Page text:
For these birds, the use of permanent or portable crush pens erected in one corner of their enclosures is a safer option. These crush pens must have solid sides to the height of the hips to avoid the risk of birds kicking sideways through gaps, which may result in tibiotarsal or tarsometatarsal fractures. Although rheas can be quietly shepherded from one part of the zoological park to another along pathways, this is a risky procedure for cassowaries, emus and ostriches, which invariably panic and race headlong through gardens and fences, injuring themselves in the process.
These birds are best moved in crates with sliding doors, which are placed at the end of the crush pen. The birds must not be given too much room in the crates, as they are less likely to injure themselves if slightly cramped. Placing a hood over the head and upper part of the neck will also help to quieten the birds when in the crush pen or crate.
Ostriches may be restrained by grasping the neck and pulling it downwards until the head is close to the ground thereby preventing the bird from kicking the handler. When total restraint is necessary e. Anaesthesia is maintained with isoflurane. Birds should be allowed to recover in a crate or a small room with the floor and lower walls well padded with straw or a sponge material. Subdued light is recommended for recovery to reduce excitement and subsequent injury. Due to the space requirements and generally aggressive dispositions of ratites, zoological institutions do not maintain many animals — generally only a pair of each species and possibly a small group of rheas.
For this reason, the veterinary problems encountered amongst ratites in zoological institutions are not necessarily the same as those found on commercial farms where large numbers of young birds are raised together and there is a far greater concentration of adults. When well managed, adult ratites are remarkably disease-free and healthy.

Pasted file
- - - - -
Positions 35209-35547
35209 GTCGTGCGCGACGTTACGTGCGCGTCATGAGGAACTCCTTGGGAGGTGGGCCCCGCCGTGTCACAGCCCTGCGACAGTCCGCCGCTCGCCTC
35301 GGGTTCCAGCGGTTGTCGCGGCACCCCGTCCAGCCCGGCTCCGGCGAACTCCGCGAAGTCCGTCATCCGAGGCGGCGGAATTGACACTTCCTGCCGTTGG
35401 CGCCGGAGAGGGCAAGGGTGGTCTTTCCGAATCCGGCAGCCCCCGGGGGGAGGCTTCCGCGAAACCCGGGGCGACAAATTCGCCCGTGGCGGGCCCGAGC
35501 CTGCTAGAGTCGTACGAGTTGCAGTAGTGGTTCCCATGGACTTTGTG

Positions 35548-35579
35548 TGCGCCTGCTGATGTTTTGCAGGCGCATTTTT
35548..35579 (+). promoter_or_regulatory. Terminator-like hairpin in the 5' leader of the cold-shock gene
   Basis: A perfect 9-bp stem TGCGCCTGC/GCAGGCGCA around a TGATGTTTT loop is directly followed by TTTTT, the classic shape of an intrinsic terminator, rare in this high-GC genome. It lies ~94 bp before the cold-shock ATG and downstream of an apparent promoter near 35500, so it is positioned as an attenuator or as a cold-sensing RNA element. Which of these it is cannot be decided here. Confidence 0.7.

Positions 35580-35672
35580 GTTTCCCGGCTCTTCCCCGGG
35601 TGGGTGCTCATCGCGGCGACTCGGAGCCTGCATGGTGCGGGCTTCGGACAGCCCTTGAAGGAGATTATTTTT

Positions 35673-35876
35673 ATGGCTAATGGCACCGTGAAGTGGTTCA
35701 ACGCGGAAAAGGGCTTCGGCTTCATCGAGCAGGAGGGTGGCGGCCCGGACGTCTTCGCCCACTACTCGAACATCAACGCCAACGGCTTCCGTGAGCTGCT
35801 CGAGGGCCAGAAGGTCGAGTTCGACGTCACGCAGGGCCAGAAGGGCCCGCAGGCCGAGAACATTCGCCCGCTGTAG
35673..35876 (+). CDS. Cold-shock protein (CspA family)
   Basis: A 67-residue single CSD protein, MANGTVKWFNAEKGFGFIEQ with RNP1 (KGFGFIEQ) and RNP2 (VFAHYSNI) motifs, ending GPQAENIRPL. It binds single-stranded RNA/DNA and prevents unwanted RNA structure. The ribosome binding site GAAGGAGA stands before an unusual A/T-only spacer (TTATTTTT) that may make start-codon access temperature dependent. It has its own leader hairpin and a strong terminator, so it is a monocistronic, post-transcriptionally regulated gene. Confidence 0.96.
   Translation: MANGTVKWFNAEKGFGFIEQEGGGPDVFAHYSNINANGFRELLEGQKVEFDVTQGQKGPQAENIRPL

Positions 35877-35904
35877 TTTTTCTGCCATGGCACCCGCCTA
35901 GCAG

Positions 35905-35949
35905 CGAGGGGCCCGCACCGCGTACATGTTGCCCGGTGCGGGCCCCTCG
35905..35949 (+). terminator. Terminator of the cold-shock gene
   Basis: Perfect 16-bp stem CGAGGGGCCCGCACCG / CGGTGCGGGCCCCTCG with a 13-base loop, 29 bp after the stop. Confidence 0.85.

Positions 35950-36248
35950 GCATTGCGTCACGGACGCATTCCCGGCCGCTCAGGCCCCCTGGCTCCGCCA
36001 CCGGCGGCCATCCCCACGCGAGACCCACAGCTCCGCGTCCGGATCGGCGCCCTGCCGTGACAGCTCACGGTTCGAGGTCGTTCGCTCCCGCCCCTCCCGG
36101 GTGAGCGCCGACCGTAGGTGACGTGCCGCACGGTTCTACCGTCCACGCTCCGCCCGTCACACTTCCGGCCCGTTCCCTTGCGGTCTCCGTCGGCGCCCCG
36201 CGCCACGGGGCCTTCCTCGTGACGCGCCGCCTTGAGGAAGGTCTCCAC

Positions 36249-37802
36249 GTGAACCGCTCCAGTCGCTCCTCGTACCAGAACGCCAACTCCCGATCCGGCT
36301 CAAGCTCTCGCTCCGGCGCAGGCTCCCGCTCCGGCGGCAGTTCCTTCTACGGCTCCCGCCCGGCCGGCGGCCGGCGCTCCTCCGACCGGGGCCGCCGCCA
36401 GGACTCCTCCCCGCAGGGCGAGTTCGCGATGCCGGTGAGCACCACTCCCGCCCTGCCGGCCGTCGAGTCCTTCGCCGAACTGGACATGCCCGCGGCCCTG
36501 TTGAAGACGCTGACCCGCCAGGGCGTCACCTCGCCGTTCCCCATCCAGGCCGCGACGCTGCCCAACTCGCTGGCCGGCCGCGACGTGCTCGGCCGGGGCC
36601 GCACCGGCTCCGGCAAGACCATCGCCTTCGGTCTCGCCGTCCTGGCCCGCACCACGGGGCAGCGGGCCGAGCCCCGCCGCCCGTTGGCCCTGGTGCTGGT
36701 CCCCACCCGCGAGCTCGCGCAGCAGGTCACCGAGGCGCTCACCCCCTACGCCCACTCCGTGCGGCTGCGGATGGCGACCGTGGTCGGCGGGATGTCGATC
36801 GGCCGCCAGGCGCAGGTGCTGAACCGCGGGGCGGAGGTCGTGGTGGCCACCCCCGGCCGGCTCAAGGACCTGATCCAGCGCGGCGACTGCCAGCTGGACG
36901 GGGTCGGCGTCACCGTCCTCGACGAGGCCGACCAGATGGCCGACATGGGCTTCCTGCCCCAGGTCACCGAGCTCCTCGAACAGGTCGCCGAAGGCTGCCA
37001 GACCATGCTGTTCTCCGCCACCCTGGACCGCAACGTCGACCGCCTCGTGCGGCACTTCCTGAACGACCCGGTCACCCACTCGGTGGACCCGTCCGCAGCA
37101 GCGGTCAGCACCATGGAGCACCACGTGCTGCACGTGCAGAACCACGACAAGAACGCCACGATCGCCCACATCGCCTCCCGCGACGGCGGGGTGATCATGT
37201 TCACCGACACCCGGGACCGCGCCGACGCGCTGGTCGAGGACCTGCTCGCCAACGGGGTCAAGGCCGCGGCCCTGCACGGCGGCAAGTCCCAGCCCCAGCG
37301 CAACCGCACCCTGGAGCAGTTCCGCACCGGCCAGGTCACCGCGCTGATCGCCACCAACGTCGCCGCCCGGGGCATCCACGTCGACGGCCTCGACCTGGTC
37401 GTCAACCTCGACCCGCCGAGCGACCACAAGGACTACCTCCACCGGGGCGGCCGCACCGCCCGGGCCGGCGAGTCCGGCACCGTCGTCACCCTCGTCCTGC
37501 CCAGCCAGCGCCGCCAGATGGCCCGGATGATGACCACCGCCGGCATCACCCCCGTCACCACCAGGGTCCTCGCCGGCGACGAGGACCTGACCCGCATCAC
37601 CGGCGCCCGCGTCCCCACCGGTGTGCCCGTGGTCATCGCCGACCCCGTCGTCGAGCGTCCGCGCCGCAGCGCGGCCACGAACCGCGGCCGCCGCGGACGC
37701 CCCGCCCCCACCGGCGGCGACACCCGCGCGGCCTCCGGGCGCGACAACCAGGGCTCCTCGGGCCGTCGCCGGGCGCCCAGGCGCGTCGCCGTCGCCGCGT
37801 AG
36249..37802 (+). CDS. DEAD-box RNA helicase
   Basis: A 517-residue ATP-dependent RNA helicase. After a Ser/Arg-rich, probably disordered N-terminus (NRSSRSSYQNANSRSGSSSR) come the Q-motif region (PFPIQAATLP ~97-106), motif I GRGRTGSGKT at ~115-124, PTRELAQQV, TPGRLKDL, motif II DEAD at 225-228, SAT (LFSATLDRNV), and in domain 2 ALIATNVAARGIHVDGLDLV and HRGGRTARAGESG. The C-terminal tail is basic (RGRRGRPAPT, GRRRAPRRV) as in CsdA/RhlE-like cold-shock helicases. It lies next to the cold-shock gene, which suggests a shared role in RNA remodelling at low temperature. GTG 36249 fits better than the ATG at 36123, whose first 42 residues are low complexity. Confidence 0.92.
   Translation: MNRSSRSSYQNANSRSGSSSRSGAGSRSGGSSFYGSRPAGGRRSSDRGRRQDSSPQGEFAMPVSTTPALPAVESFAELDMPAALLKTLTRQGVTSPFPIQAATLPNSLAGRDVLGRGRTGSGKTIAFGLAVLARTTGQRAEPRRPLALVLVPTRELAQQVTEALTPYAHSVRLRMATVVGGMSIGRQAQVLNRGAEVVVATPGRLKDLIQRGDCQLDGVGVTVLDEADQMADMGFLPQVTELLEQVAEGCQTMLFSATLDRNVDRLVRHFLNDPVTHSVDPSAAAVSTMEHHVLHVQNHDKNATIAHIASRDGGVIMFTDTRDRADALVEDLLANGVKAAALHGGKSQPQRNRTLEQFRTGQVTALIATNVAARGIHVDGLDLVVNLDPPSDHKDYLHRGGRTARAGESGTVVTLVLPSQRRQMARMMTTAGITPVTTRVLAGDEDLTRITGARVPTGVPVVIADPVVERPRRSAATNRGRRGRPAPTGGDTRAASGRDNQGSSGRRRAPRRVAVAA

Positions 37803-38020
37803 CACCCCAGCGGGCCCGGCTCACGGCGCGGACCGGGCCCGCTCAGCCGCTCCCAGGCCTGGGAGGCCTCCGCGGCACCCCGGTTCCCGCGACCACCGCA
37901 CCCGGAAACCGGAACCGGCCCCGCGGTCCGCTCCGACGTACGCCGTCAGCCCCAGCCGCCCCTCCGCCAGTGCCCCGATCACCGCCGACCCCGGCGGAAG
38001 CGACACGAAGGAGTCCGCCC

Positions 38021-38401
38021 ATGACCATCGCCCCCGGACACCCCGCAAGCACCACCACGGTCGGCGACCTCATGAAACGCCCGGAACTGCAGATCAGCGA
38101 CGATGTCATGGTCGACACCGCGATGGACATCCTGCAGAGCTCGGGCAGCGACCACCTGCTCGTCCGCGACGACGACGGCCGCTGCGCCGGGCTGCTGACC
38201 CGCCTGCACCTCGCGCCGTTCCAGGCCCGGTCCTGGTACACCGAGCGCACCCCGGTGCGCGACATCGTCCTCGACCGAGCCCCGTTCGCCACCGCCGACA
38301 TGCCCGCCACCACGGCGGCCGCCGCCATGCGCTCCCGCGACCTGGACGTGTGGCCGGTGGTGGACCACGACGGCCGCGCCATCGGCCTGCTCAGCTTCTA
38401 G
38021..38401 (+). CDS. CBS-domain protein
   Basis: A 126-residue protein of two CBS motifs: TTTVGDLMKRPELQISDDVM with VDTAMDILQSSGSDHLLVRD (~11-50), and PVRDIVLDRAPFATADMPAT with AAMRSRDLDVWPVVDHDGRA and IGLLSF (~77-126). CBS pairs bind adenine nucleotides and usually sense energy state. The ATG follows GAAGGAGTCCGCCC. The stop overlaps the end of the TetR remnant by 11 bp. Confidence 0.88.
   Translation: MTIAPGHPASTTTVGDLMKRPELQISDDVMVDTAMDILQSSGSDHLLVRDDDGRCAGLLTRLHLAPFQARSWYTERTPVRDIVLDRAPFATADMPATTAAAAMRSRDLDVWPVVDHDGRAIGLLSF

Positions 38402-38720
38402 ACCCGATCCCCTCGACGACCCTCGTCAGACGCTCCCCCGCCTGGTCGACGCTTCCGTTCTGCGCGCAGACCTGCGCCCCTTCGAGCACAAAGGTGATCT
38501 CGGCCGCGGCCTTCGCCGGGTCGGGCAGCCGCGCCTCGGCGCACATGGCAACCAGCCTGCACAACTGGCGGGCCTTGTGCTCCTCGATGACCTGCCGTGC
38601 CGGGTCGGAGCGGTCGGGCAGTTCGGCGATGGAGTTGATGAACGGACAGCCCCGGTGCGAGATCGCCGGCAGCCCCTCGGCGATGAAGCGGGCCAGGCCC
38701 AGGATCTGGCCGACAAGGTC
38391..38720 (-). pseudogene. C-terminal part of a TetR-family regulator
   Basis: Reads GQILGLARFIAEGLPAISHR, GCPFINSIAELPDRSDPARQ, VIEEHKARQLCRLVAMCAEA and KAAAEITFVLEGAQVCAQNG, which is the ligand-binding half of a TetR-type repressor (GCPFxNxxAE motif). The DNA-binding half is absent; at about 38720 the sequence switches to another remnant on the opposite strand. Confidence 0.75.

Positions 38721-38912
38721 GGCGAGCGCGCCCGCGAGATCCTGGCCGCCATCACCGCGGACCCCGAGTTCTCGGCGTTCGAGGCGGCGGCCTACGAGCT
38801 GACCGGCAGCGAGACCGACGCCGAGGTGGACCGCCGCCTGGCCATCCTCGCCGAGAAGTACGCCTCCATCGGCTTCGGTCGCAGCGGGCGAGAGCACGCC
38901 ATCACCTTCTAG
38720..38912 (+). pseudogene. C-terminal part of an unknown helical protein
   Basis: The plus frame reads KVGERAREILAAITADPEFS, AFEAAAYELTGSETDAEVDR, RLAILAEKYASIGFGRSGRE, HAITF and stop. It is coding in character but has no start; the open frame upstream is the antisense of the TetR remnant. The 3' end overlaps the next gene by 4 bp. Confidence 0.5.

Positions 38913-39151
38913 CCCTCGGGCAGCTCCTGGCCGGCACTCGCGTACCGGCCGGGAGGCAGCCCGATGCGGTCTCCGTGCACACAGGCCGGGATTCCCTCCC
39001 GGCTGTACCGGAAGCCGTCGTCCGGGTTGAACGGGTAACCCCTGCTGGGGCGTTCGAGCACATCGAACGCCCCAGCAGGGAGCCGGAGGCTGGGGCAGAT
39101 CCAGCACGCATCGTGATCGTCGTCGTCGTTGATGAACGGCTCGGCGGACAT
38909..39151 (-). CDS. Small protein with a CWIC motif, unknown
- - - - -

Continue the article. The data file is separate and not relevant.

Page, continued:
Young chicks may succumb to bacterial infections, mainly caused by Escherichia coli and Clostridium spp. The great majority of the problems observed in ratites are associated with trauma or foreign body ingestion. Routine treatment of the adult birds for internal parasites twice a year, more often for young birds in groups, results in healthy animals.
Extreme caution must be taken to limit the movement of ratites, whether adult or young, during capture, as stress caused by excitement due to too much chasing by handlers may lead to injury or death associated with capture myopathy. Staff must be aware that if a bird starts to show stress, it is better to abandon the mission temporarily, leave the bird in a cool environment and reassess the whole procedure.
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Signs noted in birds diagnosed with capture myopathy include panting, increased respiratory and cardiac rates, difficulty in rising and walking, lying on the side and kicking followed by morbidity and death. The use of selenium and vitamin E injections and aggressive fluid therapy is the suggested treatment option, but if severe signs are already apparent the treatment will yield limited success.